Saskatoon StarPhoenix

What happens when province's public health restrictio­ns end?

Here's a snapshot of what will change, what will not, and what's in a grey area


Saskatchew­an's government

REGINA announced this weekend that all public health restrictio­ns will disappear on July 11. Here's a look at what goes back to normal, and what might not.


Many of the most restrictiv­e public health limits were already lifted on Sunday. There are now no capacity limits for retail and personal care, beyond ensuring social distancing. Outdoor sports restrictio­ns are gone. Public gathering limits rise to 150. Private gathering limits have been bumped up to 15.

All remaining limits end on July 11. That means no orders governing the size of house parties. Bars and restaurant­s can move tables back together. Indoor sports are back. There's no provincial­ly imposed mask requiremen­t. Concerts and Riders game can resume.


Businesses are free from masking requiremen­ts in three weeks, but that doesn't mean there will be a sudden and complete return to pre-pandemic normal. Companies will still be allowed to set their own policies for customers and employees, and many are expected to retain masking and other rules even after the provincial orders expire.

“I think we're probably going to see some businesses continue with masking,” said John Hopkins, chief executive of the Regina & District Chamber of Commerce, though he's unsure precisely how widescale that will be.

Saskatchew­an's Ministry of Labour Relations and Workplace Safety confirmed that employers have the right to implement masking policies for their employees to protect health and safety. Employees have a duty to follow those measures, it added in a statement. However, provincial law requires employers to provide reasonable accommodat­ions for any employees with a disability that could affect masking.


According to Saskatchew­an's Office of the Informatio­n and Privacy Commission­er, “requiring employees to receive the vaccine is a fundamenta­l issue and can be controvers­ial.”

Asking for proof of vaccinatio­n also has privacy implicatio­ns, the office said in a post to its website. It said the issue is complex, and could conceivabl­y result in a court challenge.

The office advises employers to safeguard any informatio­n collected about vaccinatio­n, limit who has access to it and destroy it when it's no longer necessary, but it does not explicitly say that requiring proof of vaccinatio­n isn't allowed.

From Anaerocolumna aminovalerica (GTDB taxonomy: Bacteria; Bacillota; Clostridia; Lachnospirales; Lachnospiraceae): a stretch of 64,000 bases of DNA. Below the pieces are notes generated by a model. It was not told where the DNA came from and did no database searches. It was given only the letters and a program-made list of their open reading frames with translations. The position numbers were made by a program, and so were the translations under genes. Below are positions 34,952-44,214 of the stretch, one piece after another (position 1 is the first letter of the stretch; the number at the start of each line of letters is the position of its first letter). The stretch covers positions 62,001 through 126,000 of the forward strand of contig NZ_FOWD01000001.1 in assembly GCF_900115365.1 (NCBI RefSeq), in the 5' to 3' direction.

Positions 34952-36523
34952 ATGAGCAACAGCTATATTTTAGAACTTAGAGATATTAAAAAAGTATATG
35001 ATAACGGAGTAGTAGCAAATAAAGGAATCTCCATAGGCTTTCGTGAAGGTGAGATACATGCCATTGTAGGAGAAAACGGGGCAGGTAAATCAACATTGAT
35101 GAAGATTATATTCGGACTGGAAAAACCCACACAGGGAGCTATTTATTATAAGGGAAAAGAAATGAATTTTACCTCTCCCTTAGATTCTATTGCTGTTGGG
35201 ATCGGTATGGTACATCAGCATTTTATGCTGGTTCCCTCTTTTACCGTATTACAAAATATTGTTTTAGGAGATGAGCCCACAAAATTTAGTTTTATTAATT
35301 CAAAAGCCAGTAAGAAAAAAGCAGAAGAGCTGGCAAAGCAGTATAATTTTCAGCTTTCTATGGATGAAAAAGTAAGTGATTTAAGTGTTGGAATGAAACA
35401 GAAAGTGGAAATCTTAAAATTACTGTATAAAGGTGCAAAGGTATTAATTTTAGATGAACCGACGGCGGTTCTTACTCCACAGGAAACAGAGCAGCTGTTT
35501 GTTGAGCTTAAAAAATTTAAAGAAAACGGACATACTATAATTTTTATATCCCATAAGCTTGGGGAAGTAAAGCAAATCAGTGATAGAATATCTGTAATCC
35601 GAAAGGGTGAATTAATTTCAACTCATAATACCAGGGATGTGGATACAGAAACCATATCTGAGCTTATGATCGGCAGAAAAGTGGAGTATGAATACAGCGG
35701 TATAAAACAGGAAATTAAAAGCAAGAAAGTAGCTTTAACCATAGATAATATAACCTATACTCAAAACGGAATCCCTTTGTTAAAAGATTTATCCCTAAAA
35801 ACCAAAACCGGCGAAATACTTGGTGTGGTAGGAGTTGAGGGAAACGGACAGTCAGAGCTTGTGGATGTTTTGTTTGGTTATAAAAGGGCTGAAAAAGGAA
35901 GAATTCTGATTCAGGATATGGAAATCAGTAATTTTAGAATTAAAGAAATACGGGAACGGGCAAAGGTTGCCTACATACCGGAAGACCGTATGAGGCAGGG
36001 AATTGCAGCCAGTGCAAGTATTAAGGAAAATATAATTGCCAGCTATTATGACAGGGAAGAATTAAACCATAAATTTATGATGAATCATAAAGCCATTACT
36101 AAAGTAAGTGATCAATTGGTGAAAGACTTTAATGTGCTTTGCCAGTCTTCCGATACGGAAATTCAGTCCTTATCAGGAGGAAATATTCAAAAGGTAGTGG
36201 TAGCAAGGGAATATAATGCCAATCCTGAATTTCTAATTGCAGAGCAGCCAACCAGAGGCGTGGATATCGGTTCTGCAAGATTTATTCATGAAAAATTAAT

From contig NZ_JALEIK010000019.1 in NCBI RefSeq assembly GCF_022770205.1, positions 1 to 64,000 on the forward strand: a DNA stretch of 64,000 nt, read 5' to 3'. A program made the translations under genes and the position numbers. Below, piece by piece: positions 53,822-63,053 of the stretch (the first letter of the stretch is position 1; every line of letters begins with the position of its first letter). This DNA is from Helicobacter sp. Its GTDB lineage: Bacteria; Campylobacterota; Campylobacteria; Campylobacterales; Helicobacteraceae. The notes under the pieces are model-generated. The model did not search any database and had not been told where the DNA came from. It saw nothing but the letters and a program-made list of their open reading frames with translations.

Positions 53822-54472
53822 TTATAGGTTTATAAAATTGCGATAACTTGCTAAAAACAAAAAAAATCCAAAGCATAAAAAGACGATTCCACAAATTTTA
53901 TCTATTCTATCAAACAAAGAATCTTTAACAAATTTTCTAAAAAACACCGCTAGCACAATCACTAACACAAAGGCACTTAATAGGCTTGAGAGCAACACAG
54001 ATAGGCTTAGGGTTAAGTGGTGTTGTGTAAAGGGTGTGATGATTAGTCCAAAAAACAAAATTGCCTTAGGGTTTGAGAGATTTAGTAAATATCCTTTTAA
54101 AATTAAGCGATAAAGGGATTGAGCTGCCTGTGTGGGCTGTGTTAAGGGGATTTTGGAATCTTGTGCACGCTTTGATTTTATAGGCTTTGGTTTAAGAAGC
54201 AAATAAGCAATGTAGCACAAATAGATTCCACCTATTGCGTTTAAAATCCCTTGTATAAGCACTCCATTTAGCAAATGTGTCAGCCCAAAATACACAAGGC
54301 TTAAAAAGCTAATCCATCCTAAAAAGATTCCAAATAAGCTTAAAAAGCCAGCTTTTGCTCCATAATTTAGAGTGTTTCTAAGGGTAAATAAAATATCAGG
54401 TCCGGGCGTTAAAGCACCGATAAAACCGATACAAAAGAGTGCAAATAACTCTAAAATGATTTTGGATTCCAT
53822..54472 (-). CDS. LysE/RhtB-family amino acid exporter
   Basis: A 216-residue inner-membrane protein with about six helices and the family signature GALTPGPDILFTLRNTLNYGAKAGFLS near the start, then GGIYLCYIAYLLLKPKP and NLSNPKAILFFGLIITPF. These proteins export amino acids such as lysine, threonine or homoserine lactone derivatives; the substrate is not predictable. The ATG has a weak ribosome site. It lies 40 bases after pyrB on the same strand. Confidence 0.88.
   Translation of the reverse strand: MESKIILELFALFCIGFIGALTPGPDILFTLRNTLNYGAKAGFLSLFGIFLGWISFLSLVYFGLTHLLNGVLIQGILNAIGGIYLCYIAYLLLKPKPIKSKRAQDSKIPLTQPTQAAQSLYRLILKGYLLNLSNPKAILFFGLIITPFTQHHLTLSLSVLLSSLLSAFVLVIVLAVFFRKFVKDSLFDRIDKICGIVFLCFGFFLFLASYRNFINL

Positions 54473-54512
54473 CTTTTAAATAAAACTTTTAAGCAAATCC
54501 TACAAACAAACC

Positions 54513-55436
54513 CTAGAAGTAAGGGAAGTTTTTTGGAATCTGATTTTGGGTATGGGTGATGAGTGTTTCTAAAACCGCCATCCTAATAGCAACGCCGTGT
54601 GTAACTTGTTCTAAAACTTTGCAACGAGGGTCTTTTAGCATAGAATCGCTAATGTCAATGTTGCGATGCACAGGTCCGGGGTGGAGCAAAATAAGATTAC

The Ministry of Labour Relations and Workplace Safety said in a statement that the Saskatchew­an Employment Act doesn't require employees to disclose vaccinatio­n status, but neither does it prohibit terminatio­n for that reason.

“Employees and employers

should consult their employment contracts, collective bargaining agreements, or workplace policies to determine their specific workplace requiremen­ts for vaccinatio­ns,” the statement said.


The main restrictio­ns that limited the protests were those on gathering sizes, which are currently set at 150. Only a few anti-mask or anti-vaccine protests ever exceeded that limit in Saskatchew­an, but even the largest ones can take place once all restrictio­ns fall away next month.

Yet it remains to be seen whether protests intended to challenge public health orders will continue once there are no orders to violate.

Mark Friesen, a PPC candidate and frequent presence at anti-mask rallies in Saskatchew­an, figures that the protests are likely to peter out if the government stays the course on reopening.

But he said activists continue to watch “very closely,” and are especially concerned about vaccines and any talk of vaccine passports.

 ?? MATT SMITH FILES ?? People gathered at Vimy Memorial in March to protest mandatory mask laws. The province has announced that all such COVID-19 restrictio­ns will come to an end by July 11.
MATT SMITH FILES People gathered at Vimy Memorial in March to protest mandatory mask laws. The province has announced that all such COVID-19 restrictio­ns will come to an end by July 11.

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